McKinnon says that, in her experience, very few high net-worth donors “focus on the tax benefits. … High net-worth individuals are more interested in how to achieve a particular goal, and what they struggle with is finding an organization to help them, not taxes. That’s not what’s driving them. And I’ve seen that with my clients who give away lots of money — many of them can’t use the deduction because they’re maxed out.”
Even though it’s far from certain what impact the new tax law will have on giving, nonprofits and foundations are watching the situation carefully and trying to be proactive.
The Community Foundation for Northern Virginia, for example, is launching a data-collection initiative called Give Northern Virginia to track charitable giving.
“We’ve invited every single nonprofit we all know in the region to join,” Ellsworth says, adding that the group will collect information on 2018 charitable giving each quarter and track the changes from the previous year.
Meanwhile, the United Way of Southwest Virginia has been reaching out to its biggest donors.
“I actually talked with one of our major supporters today, who is a personal individual donor but has also helped our organization secure some foundation gifts,” says Mary Anne Holbrook, the nonprofit’s director of community relations. The donor, who already had spoken with some other United Way backers, told her the tax changes won’t affect their giving decisions.
“Tax deductions are certainly on that spectrum of things that can influence a decision, particularly for those of a certain [financial] level,” Holbrook says. “But it’s always low on that list of motivating factors.”
After the 2008 recession, many foundations refocused their grants and community efforts to maximize their impact. As a result, they may be in a better position to weather any potential dips in giving caused by tax reform.
“Foundations are more careful … deploying the available philanthropic dollars that they have,” Ellsworth says. “They’re looking for matching partnerships” and focusing grants on initiatives that will have the biggest overall positive impact on their communities.
Armstrong says, “We’re always encouraging more collaboration [among community groups] and more focus on goals and aligning and working more closely together.”
High net-worth donors
Some nonprofit sectors also face far less danger of shrinking contributions. This group includes the beneficiaries of large philanthropic gifts from wealthy donors, such as college capital campaigns, Curtis points out.
“Keep in mind that 50 percent of all individual giving in this country comes from high net-worth individuals,” he says. “High net-worth individuals give a lot to arts and education, so arts and education probably won’t see quite the impact.”
Smaller nonprofits, however, rely on small donations. If middle-class donors cut back on donations because of the new standard deductions, those nonprofits might face the most peril, Curtis and others say.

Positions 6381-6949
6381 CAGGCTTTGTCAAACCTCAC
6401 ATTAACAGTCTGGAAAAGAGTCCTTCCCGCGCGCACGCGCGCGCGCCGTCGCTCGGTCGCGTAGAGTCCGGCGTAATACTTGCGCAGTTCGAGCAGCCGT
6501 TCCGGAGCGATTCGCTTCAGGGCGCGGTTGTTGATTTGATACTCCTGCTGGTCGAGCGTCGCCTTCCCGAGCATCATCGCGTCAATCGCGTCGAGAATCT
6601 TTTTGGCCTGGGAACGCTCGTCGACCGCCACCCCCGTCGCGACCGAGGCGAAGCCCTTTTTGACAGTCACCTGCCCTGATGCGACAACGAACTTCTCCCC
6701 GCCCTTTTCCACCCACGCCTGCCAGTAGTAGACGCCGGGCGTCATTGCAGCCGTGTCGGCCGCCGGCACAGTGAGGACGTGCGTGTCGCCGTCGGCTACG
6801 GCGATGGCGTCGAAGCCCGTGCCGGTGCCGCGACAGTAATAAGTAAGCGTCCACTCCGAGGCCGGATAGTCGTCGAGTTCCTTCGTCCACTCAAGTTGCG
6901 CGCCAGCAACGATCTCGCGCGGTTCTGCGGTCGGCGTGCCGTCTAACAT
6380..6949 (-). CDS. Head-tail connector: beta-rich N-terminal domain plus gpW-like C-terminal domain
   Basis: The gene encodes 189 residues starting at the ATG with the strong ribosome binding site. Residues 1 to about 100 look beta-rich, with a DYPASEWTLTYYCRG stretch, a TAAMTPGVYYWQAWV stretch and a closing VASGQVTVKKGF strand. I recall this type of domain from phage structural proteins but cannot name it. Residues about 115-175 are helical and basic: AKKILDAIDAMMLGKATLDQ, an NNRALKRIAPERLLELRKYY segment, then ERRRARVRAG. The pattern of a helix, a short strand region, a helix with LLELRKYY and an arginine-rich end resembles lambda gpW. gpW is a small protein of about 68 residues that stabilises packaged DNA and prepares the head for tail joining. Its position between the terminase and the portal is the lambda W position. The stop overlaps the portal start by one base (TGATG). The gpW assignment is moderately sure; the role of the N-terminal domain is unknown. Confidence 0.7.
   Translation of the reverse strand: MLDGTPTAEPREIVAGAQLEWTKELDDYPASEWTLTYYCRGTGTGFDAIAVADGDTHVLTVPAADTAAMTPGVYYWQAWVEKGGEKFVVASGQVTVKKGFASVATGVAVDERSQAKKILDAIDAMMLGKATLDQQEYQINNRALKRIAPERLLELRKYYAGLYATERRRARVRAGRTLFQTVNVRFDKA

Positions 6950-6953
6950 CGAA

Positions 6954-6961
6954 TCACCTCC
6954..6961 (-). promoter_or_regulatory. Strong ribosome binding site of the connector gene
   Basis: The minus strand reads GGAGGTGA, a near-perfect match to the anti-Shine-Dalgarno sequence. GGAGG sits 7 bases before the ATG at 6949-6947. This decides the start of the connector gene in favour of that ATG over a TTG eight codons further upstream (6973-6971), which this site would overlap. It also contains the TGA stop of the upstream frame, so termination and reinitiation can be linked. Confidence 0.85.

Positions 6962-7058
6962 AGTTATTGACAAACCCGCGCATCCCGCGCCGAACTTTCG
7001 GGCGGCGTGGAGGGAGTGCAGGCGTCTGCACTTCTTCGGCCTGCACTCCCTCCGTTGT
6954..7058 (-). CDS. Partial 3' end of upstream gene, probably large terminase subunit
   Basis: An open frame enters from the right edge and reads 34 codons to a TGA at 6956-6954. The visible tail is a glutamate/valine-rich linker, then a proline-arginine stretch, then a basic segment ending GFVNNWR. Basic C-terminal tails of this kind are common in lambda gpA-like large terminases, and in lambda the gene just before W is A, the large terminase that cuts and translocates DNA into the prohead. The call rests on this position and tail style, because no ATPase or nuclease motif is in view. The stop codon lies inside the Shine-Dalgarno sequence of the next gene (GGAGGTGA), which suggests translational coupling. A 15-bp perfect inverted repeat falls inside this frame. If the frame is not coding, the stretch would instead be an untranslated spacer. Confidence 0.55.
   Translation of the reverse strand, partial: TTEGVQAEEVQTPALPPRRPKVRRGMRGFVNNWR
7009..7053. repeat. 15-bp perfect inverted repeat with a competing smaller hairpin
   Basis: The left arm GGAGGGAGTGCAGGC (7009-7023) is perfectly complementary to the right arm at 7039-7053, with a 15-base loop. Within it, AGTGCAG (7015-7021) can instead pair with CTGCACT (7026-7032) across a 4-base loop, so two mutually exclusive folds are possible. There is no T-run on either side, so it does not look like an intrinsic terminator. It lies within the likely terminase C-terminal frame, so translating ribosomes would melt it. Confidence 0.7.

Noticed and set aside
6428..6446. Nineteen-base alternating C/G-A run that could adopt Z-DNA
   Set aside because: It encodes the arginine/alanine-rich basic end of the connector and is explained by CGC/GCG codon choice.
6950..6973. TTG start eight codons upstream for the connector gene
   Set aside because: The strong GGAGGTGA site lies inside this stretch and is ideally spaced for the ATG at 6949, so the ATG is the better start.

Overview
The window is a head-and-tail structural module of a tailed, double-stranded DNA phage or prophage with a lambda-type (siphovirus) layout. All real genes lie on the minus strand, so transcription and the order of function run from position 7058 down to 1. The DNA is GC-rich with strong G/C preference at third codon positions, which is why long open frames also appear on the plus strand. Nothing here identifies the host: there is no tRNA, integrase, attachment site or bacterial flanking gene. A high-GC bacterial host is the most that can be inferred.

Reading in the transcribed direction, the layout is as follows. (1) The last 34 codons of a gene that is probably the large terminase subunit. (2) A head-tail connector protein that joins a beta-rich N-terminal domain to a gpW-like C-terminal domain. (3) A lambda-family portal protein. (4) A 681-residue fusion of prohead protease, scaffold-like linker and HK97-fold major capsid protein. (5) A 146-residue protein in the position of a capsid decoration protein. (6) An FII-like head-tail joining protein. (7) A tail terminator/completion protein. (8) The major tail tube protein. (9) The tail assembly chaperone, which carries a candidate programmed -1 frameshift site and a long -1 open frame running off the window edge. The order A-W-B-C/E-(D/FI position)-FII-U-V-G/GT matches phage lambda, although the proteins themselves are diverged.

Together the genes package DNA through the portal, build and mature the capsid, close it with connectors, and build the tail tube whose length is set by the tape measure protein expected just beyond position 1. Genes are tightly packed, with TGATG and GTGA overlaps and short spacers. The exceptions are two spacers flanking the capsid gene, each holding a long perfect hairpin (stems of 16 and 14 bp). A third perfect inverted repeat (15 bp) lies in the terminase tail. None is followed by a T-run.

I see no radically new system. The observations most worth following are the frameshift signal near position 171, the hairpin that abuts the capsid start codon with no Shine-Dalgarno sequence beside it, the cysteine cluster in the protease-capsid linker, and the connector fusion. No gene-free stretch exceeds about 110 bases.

Other factors that could change overall giving amounts include new trends in philanthropy such as “impact investing.” In that arrangement, high net-worth individuals make for-profit investments in ventures that benefit the community, such as a new grocery store in an urban “food desert,” McKinnon says.
Many wealthy philanthropists have begun to supplant their charitable giving with social impact investing, she says. If impact investing is encouraged by tax reform, it could hurt charities depending on traditional fundraising, McKinnon adds.
And because the standard deduction has raised the threshold for itemizing, some upper middle-class and high net-worth individuals may be more likely to take advantage of tax strategies such as bundling deductions or creating donor-advised funds, says Curtis.
Both strategies allow individuals to itemize on their taxes for a single year. Bundling involves giving more to a charity in a given year in order to get the donor’s giving above the standard deduction. The donor who bundles then may give far less or nothing to the same charity in the following tax year.
Donor-advised funds are a tax strategy in which a donor commits to give a certain amount to a charity over a defined period of years. The donor doesn’t have to give all of the money up front, but they can use it as a one-time itemized deduction on their taxes for a single tax year.
Curtis strongly recommends that people discuss such moves with a financial planner or tax adviser to see whether it would make sense for them.
On the whole, most of those watching the philanthropy landscape say we probably won’t know until 2019 or 2020 what effects, if any, the new tax changes will have on charitable giving.
“It’s really going to be interesting to see what happens in 2018 and going forward,” Curtis says. “Our hunch is that people will still want to support those nonprofits that they’ve given to because they believe in them, and they know they make their communities a better place. But we just don’t know that for sure.”